A parent who thinks their child is lazy....

Discussion in 'General Education' started by ecteach, Oct 12, 2015.

  1. ecteach

    ecteach Devotee

    Joined:
    May 25, 2012
    Messages:
    1,146
    Likes Received:
    65

    Oct 12, 2015

    I handle all initial referrals for special education at my school. The other day I had a meeting that I am still thinking about. This child is in elementary school, and is far behind grade level. The child obviously has some sort of issue going on. I suspect a mild intellectual disability.

    When we met with the parents last week, they were so hard on the child. They were calling him lazy, a "mess," and also kept saying how much we as the school personnel were being "played" by their son.

    This child is super sweet, and really just struggles. The classroom teacher is very strict on all of her students, and the parents asked her to be stricter. My heart hurts for this child. At first I thought it was just a coping strategy for the parents, but now I truly believe that they really think these things about their child. It's the furthest thing from the truth. He tries so hard! The classroom teacher and I both said tons of good things about him, but it's as if they just couldn't hear it.

    Another odd thing is that these are seemingly awesome parents. They have three kids at our school, and the mom is always volunteering. So, then I thought that maybe they were just embarrassed by their child possibly needing special ed. But, that can't be the case because one of their other children gets served through our program.

    How would you approach this situation? I really don't want the child to be punished because he is being tested. Sigh. Help!
     
  2.  
  3. catnfiddle

    catnfiddle Moderator

    Joined:
    May 8, 2008
    Messages:
    8,318
    Likes Received:
    1,440

    Oct 12, 2015

    Hold off saying or doing anything until you have test results. Like I tell my students, you need to back your assertions with evidence. It might be that because this child has a different disability than his sibling, they think it's not a disability at all. The results will confirm things one way or the other.
     
    smalltowngal likes this.
  4. 2ndTimeAround

    2ndTimeAround Phenom

    Joined:
    Aug 10, 2010
    Messages:
    4,330
    Likes Received:
    569

    Oct 12, 2015

    I agree with catnfiddle. You may be 100% correct. But the parents know a side of the child that you don't know, just as the teacher knows a side that they don't. He might be lazy at home and they are assuming his issues at school stem from the same behavior. It might be he is lazy AND has a disability and they assume that laziness is the only cause.
     
    readingrules12 likes this.
  5. teacherpippi

    teacherpippi Habitué

    Joined:
    Oct 12, 2005
    Messages:
    950
    Likes Received:
    29

    Oct 12, 2015

    I agree with the PP- wait until things come back and encourage them to do the same. Could it be that they're embarrassed or would rather have their child be labeled lazy over a disability?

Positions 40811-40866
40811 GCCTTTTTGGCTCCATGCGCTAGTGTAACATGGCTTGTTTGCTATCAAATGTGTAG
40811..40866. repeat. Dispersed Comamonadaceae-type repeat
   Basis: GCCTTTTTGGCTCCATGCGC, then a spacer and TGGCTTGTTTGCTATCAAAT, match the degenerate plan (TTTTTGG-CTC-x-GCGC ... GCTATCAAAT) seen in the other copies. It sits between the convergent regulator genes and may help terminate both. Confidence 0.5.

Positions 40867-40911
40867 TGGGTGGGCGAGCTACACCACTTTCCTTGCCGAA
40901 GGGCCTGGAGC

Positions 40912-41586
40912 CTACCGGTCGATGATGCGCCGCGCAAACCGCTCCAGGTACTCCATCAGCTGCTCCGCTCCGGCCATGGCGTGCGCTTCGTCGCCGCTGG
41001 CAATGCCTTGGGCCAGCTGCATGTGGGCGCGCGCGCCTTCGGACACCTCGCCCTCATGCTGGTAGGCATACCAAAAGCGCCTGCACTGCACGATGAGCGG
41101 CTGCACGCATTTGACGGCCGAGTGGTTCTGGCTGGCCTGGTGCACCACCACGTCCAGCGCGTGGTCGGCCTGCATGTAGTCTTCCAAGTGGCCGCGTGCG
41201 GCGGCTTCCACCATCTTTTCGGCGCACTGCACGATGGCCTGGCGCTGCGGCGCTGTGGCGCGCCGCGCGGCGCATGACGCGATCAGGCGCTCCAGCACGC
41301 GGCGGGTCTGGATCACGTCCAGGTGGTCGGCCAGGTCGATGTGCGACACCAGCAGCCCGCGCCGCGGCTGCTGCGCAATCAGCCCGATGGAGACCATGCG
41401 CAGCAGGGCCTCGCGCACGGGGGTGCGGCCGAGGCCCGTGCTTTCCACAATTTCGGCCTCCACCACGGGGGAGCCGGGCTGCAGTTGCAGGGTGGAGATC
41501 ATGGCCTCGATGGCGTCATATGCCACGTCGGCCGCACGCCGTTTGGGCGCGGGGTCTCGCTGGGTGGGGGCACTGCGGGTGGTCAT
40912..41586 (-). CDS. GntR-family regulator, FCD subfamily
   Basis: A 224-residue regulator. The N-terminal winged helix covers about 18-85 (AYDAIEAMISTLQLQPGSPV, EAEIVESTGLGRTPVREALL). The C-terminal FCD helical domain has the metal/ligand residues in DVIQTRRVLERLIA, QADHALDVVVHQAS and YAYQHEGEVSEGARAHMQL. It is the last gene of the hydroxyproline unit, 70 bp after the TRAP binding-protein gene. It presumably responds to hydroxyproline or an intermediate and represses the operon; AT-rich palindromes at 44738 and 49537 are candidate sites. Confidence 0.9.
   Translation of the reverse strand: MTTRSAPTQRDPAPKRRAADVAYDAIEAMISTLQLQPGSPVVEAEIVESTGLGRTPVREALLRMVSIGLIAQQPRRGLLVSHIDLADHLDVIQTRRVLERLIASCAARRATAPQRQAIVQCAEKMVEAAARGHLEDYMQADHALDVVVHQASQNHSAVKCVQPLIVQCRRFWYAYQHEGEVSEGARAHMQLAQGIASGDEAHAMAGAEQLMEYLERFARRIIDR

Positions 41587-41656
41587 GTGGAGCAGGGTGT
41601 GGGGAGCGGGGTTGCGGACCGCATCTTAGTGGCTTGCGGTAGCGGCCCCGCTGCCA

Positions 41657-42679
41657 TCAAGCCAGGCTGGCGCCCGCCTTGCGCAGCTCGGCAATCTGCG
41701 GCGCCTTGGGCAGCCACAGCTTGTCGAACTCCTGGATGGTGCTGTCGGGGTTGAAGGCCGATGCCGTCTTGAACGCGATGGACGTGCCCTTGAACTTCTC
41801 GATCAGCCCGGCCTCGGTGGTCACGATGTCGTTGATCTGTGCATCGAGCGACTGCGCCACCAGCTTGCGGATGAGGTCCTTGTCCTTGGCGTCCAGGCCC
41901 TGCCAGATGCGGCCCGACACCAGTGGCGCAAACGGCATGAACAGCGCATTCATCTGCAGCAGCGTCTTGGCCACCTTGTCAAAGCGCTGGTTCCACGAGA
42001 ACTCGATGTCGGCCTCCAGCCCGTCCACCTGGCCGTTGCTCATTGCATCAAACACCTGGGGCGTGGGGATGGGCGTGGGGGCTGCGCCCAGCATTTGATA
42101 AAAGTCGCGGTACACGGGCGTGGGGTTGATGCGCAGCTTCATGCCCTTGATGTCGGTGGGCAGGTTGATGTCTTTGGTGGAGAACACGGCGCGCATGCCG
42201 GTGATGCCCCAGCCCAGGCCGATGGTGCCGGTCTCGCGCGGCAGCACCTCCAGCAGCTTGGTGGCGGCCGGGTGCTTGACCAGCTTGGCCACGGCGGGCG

Many children are capable, on their best day and with few distractions, to do more than on a typical day. A child can be capable and still unable to do the work because of external or internal factors.
     
  6. readingrules12

    readingrules12 Aficionado

    Joined:
    Jul 3, 2010
    Messages:
    3,013
    Likes Received:
    470

    Oct 12, 2015

    I so agree with this!
     
  7. smalltowngal

    smalltowngal Multitudinous

    Joined:
    Jan 2, 2007
    Messages:
    17,362
    Likes Received:
    46

    Oct 13, 2015

    I am about to test a student that sounds just like the one you describe. This student is already receiving services through speech; however, he is about to be dismissed. There is something else there though. He's been through interventions that he is not progressing in. Many of the staff say that he doesn't progress because he is lazy, but some say that he could be lazy because he knows that he's not 'getting it'. I have not met with the parents yet so I am not sure what their take on their student's situation is.

    I do agree with cat though and wouldn't say anything until test results are in hand and you can clearly show them that he has a disability because x,y, and z.
     
  8. Backroads

    Backroads Aficionado

    Joined:
    Apr 23, 2010
    Messages:
    3,286
    Likes Received:
    1,637

    Oct 13, 2015

    Cat really answered it. Once you have data, you're more likely to convince the parents.

    I have a kid in my class in a similar situation. We're nowhere near testing him (he's in 2nd grade and new to the school) but he's on a kindergarten level. His parents are awesome in so many ways, but rather old-school Mexican Catholic and really think this kid just isn't trying. They act like taking away some video game priviledges here and there will fix everything. Personally, I don't think he's lazy as much as he's probably immature and possibly has a learning disability.
     

Share This Page

Members Online Now

  1. Backroads
Total: 460 (members: 1, guests: 441, robots: 18)
test